The objectives of the study are to compare product compositions and yields generated from lignite artificially matured by open nonhydrous pyrolysis, closed nonhydrous pyrolysis, and hydrous pyrolysis. The pyrolysis products were fractionated into CO2, H2O, CH4, C2-C5, C8-C14, C14+ saturates, C14+ aromatics and NSOs (resins+asphaltenes). All three methods generated high and similar quantities of water during pyrolysis that ranged between 14.6 and 15.2 wt.% of the original lignite. As a result of this high water content generated by the lignite, the experiments with no added water are referred to as nonhydrous rather than anhydrous. Rock-Eval pyrolysis and elemental analyses were conducted on the recovered lignite after solvent extraction to determine their residual hydrocarbon generation potential and to plot their position in a van Krevelen diagram, respectively. Residual lignite from the closed nonhydrous and hydrous experiments showed relationships between vitrinite reflectance (%Ro) values and atomic H/C ratios that occurred within the fields observed for natural maturation of coal. Although no significant differences in the atomic H/C ratios were observed between closed nonhydrous and hydrous pyrolysis, the vitrinite reflectance values were on the average 0.2% Ro lower in the residual lignite from the nonhydrous experiments. The remaining hydrocarbon generation potential as determined by Rock-Eval pyrolysis of the residual lignite showed that the nonhydrous residuals had on the average 16 mg more hydrocarbon potential per gram of original lignite than the hydrous residuals. This suggests there is a better release of the pyrolysis products from the lignite network in the hydrous experiments once generation occurs. For gas generation, at maximum yields, open nonhydrous pyrolysis generates the most hydrocarbon gas (21.0 mg/g original lignite), which is 20% more than closed nonhydrous pyrolysis and 29% more than hydrous pyrolysis. Closed nonhydrous pyrolysis generates on the average 14% more gas than hydrous pyrolysis, but the proportionality of the generated hydrocarbon gases is essentially the same for both pyrolysis methods. At maximum yields, CO2 generation is greatest in hydrous pyrolysis (99.5 mg/g original lignite), with yields being 37 percent higher than closed nonhydrous pyrolysis and 26% higher than open nonhydrous pyrolysis. The maximum yields of C14+ products are highest and similar for open nonhydrous pyrolysis and hydrous pyrolysis (125.6 and 125.9 mg/g lignite, respectively), and are more than 70% higher than closed nonhydrous pyrolysis. This difference in the maximum yields of C14+ products can be explained by differences in the proportionality between either cracking reactions that result in liquid product and char formation or trapping of generated products within the coal network (cross-linking reactions). Maximum yields of C14+ aliphatics from hydrous experiments may not have been attained, but the maximums that were observed and their GC traces are similar for the three pyrolysis systems.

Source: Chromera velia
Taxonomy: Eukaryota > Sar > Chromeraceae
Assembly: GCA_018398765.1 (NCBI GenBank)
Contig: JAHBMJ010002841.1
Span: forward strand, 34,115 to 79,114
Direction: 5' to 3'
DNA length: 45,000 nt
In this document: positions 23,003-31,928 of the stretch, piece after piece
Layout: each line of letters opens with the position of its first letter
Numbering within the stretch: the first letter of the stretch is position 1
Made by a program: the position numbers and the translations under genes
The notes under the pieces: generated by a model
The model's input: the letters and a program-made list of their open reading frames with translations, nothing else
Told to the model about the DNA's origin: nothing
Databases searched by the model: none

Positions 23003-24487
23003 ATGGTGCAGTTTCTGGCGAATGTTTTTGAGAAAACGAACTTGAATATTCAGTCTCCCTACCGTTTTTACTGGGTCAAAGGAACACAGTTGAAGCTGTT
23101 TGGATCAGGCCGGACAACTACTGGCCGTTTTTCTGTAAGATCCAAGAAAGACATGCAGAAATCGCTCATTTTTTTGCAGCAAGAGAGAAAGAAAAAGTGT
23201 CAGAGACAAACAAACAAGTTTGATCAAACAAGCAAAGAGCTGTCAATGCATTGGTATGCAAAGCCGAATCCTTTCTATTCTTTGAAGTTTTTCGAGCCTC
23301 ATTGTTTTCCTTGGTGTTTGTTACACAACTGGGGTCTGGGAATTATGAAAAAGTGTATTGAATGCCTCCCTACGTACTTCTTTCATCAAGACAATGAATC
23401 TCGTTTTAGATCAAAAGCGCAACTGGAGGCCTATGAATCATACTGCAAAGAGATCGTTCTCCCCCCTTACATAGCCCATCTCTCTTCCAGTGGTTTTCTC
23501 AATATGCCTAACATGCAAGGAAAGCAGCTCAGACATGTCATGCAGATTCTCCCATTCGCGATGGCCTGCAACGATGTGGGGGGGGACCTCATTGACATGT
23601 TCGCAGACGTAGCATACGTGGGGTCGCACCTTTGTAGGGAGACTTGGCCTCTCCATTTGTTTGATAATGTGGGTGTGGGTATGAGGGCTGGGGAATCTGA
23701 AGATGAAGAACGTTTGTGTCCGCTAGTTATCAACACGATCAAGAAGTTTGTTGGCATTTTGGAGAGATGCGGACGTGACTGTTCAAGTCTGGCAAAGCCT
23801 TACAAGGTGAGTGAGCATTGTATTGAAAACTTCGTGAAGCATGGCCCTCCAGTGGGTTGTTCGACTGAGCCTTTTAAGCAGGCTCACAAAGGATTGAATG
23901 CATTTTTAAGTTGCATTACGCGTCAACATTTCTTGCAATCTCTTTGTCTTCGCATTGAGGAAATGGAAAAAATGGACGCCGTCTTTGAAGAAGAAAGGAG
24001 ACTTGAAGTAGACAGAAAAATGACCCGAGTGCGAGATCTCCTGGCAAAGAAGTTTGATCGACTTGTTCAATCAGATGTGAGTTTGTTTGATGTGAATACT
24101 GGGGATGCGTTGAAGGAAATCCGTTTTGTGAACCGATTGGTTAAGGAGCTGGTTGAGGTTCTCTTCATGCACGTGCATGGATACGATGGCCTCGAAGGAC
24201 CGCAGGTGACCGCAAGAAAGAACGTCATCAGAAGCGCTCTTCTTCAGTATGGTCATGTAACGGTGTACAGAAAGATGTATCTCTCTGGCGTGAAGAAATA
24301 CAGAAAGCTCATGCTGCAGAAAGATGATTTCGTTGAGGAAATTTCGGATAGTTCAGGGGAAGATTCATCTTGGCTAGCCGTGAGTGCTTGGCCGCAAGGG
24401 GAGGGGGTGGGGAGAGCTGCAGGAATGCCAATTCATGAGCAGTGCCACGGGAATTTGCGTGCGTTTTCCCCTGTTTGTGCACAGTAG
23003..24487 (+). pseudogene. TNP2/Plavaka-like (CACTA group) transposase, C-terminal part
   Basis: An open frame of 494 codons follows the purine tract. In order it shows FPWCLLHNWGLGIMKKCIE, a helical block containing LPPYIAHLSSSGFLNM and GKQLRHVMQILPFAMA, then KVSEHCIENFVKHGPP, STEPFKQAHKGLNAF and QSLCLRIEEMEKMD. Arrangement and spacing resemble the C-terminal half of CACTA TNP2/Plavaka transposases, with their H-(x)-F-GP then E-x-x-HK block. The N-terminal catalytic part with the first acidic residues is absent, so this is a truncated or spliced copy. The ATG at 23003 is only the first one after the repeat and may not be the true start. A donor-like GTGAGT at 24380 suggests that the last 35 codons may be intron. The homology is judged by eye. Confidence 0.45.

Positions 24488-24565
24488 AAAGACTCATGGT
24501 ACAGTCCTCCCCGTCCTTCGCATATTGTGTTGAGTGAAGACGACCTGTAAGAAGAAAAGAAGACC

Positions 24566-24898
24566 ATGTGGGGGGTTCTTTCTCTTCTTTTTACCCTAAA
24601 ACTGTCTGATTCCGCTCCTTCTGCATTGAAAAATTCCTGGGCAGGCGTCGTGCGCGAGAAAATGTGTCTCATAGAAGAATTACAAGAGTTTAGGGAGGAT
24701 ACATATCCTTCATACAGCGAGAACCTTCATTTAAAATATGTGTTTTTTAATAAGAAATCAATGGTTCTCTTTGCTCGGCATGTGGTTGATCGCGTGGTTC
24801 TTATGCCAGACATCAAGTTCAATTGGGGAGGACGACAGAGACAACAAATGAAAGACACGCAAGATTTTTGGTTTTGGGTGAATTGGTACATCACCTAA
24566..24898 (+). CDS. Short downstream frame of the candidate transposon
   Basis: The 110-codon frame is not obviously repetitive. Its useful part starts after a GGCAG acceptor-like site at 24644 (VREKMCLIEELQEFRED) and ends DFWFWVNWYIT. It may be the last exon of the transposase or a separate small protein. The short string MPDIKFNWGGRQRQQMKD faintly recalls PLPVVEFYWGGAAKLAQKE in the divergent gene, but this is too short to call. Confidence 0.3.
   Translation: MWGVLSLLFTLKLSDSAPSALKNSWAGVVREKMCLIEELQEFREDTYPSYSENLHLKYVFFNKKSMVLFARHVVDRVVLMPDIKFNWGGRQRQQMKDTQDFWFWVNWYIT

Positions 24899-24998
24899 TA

Additional Publication Details
Comparison of artificial maturation of lignite in hydrous and nonhydrous conditions